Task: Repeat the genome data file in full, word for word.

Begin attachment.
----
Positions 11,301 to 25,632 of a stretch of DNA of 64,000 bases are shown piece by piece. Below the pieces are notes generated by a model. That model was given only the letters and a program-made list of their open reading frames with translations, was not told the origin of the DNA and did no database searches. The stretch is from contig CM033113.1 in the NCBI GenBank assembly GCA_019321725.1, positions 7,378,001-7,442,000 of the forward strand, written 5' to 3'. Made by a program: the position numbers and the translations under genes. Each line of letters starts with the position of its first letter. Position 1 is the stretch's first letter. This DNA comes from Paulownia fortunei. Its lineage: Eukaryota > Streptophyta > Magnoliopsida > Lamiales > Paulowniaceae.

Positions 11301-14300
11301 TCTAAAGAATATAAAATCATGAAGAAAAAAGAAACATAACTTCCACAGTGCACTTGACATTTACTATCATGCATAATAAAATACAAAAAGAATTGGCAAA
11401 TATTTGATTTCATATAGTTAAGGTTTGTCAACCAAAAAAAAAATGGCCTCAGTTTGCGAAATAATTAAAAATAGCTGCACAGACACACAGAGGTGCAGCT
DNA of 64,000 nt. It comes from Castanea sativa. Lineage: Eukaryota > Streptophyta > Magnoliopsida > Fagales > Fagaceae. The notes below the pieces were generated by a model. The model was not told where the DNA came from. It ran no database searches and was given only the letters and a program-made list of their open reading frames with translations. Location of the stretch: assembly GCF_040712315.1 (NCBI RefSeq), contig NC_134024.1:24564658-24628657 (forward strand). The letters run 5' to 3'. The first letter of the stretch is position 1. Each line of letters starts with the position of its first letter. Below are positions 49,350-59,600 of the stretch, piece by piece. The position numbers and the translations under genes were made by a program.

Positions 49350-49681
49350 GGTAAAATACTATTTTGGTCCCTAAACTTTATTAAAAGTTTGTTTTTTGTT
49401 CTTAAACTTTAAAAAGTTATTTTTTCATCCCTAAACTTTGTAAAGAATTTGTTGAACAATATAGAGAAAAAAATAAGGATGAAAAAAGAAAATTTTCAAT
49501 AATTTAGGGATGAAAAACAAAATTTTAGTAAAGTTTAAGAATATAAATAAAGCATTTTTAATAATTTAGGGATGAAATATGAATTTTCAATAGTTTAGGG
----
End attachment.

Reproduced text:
Positions 11,301 to 25,632 of a stretch of DNA of 64,000 bases are shown piece by piece. Below the pieces are notes generated by a model. That model was given only the letters and a program-made list of their open reading frames with translations, was not told the origin of the DNA and did no database searches. The stretch is from contig CM033113.1 in the NCBI GenBank assembly GCA_019321725.1, positions 7,378,001-7,442,000 of the forward strand, written 5' to 3'. Made by a program: the position numbers and the translations under genes. Each line of letters starts with the position of its first letter. Position 1 is the stretch's first letter. This DNA comes from Paulownia fortunei. Its lineage: Eukaryota > Streptophyta > Magnoliopsida > Lamiales > Paulowniaceae.

Positions 11301-14300
11301 TCTAAAGAATATAAAATCATGAAGAAAAAAGAAACATAACTTCCACAGTGCACTTGACATTTACTATCATGCATAATAAAATACAAAAAGAATTGGCAAA
11401 TATTTGATTTCATATAGTTAAGGTTTGTCAACCAAAAAAAAAATGGCCTCAGTTTGCGAAATAATTAAAAATAGCTGCACAGACACACAGAGGTGCAGCT
DNA of 64,000 nt. It comes from Castanea sativa. Lineage: Eukaryota > Streptophyta > Magnoliopsida > Fagales > Fagaceae. The notes below the pieces were generated by a model. The model was not told where the DNA came from. It ran no database searches and was given only the letters and a program-made list of their open reading frames with translations. Location of the stretch: assembly GCF_040712315.1 (NCBI RefSeq), contig NC_134024.1:24564658-24628657 (forward strand). The letters run 5' to 3'. The first letter of the stretch is position 1. Each line of letters starts with the position of its first letter. Below are positions 49,350-59,600 of the stretch, piece by piece. The position numbers and the translations under genes were made by a program.

Positions 49350-49681
49350 GGTAAAATACTATTTTGGTCCCTAAACTTTATTAAAAGTTTGTTTTTTGTT
49401 CTTAAACTTTAAAAAGTTATTTTTTCATCCCTAAACTTTGTAAAGAATTTGTTGAACAATATAGAGAAAAAAATAAGGATGAAAAAAGAAAATTTTCAAT
49501 AATTTAGGGATGAAAAACAAAATTTTAGTAAAGTTTAAGAATATAAATAAAGCATTTTTAATAATTTAGGGATGAAATATGAATTTTCAATAGTTTAGGG